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Blockade of electron transport before cardiac ischemia with the reversible inhibitor amobarbital protects rat heart mitochondria.

The Journal of pharmacology and experimental therapeutics

metabolism, drug effects, Sarcolemma, Reactive Oxygen Species, Rats, Inbred F344, Rats, Oxidative Phosphorylation, Myofibrils, prevention & control, pathology, Myocardial Reperfusion Injury, physiopathology, Myocardial Ischemia, Myocardial Contraction, enzymology, Mitochondria, Heart, Male, In Vitro Techniques, Electron Transport, Dose-Response Relationship, Drug, Cytochromes, Citrate (si)-Synthase, Cardiotonic Agents, Animals, pharmacology, Amobarbital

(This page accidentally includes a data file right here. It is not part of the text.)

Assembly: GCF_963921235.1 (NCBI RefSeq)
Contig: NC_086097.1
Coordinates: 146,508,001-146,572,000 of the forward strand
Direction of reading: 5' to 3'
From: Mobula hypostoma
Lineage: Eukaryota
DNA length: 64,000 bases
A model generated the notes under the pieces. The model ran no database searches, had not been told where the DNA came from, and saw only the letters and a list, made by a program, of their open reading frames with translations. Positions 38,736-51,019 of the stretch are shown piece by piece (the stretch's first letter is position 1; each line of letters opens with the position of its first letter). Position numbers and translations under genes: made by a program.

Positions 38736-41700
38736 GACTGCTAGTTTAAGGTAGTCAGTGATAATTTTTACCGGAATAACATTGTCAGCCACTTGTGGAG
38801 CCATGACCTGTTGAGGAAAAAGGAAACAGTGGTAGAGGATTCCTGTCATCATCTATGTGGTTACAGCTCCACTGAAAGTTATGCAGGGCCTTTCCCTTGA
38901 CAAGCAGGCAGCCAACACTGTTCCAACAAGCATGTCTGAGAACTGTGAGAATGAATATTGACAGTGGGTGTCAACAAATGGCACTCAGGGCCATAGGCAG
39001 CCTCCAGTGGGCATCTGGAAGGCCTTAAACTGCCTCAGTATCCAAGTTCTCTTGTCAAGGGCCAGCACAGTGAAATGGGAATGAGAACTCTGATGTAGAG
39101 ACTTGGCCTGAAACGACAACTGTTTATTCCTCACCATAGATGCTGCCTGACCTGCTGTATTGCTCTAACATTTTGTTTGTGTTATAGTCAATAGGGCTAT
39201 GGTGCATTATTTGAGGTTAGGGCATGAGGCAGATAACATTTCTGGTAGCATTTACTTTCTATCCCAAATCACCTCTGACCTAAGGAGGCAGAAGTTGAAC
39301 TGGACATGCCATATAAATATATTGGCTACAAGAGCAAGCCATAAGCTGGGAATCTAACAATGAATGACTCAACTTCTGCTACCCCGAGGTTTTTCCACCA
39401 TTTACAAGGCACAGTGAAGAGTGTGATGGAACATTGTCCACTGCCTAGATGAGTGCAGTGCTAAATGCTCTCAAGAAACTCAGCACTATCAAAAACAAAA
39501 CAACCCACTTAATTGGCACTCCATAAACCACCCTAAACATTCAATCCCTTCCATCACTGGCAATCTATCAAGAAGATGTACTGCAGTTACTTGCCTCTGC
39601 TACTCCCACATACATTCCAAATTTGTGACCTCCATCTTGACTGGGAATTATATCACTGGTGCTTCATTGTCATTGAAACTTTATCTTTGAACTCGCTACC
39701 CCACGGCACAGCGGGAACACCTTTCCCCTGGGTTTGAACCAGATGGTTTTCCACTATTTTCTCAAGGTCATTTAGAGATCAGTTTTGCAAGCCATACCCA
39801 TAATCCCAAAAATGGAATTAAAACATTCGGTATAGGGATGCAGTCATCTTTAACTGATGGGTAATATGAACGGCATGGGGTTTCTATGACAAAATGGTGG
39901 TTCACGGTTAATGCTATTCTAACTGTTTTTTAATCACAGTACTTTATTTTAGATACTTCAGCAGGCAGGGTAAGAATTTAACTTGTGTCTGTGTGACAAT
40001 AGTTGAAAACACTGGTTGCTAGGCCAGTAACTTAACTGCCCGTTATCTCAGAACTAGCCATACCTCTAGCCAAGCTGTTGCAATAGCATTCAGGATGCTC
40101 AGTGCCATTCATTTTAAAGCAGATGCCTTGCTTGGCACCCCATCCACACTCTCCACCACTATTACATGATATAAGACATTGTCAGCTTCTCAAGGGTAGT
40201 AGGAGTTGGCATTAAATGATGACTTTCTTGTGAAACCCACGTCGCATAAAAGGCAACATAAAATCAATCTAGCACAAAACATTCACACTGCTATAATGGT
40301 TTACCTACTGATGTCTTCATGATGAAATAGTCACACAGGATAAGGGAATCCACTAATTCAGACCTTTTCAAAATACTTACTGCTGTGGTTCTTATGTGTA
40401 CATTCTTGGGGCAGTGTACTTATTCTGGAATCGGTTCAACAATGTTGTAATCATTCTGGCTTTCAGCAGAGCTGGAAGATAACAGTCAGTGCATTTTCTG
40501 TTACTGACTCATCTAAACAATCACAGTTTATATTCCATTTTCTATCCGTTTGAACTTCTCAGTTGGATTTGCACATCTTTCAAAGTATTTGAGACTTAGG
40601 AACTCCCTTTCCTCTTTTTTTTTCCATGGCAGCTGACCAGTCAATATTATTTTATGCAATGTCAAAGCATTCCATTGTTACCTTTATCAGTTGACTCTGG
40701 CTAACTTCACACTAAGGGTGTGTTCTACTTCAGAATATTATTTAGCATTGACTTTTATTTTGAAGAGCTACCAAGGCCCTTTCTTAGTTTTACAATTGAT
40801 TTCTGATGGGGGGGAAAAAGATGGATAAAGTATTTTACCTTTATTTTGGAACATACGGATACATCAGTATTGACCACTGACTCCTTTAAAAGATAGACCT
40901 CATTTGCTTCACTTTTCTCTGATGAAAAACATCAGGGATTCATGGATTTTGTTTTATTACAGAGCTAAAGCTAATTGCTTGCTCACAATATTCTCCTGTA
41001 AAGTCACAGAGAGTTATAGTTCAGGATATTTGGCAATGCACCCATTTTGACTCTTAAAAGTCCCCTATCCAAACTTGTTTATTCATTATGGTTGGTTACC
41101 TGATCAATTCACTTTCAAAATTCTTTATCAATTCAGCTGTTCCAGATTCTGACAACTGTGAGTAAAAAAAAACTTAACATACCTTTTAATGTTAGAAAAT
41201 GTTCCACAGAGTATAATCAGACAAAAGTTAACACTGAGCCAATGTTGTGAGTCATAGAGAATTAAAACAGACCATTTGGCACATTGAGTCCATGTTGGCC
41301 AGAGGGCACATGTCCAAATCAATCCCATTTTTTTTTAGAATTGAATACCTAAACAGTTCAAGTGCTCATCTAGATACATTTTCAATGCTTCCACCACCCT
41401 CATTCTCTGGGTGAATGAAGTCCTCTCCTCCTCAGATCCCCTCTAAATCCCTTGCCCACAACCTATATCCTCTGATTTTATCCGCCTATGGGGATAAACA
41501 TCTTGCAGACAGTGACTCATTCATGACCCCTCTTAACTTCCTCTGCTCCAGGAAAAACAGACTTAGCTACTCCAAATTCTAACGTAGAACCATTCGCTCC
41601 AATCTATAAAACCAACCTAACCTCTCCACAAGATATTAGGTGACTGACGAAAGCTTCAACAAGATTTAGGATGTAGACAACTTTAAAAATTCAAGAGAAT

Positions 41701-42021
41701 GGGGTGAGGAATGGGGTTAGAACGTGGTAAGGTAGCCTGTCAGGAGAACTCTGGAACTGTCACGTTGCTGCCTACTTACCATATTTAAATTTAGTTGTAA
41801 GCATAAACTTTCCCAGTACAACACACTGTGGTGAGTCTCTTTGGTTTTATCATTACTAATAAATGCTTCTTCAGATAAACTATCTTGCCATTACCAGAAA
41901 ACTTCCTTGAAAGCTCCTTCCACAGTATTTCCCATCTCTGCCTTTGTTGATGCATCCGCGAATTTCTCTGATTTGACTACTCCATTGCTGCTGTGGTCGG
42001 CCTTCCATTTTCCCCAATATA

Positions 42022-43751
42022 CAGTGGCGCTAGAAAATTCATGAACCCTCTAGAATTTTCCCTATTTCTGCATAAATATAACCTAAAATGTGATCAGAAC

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      Cardiac ischemia damages the mitochondrial electron transport chain. Irreversible blockade of electron transport at complex I by rotenone decreases ischemic damage to cardiac mitochondria by decreasing the loss of cytochrome c and preserving respiration through cytochrome oxidase. Therapeutic intervention to protect myocardium during ischemia and reperfusion requires the use of a reversible inhibitor that allows resumption of oxidative metabolism during reperfusion. Amobarbital is a reversible inhibitor at the rotenone site of complex I. We asked whether amobarbital administered immediately before ischemia protected respiratory function. Isolated rat hearts were perfused for 15 min followed by 25-min global ischemia at 37 degrees C. Amobarbital-treated hearts received drug for 1 min before ischemia. Subsarcolemmal (SSM) and interfibrillar (IFM) populations of mitochondria were isolated after ischemia, and oxidative phosphorylation was measured. Amobarbital protected oxidative phosphorylation, including through cytochrome oxidase, in both SSM and IFM in a dose-dependent manner, with an optimal dose of 2 to 2.5 mM. Amobarbital also preserved cytochrome c content in both SSM and IFM. Thus, reversible blockade of the electron transport chain during ischemia protects mitochondrial respiration.

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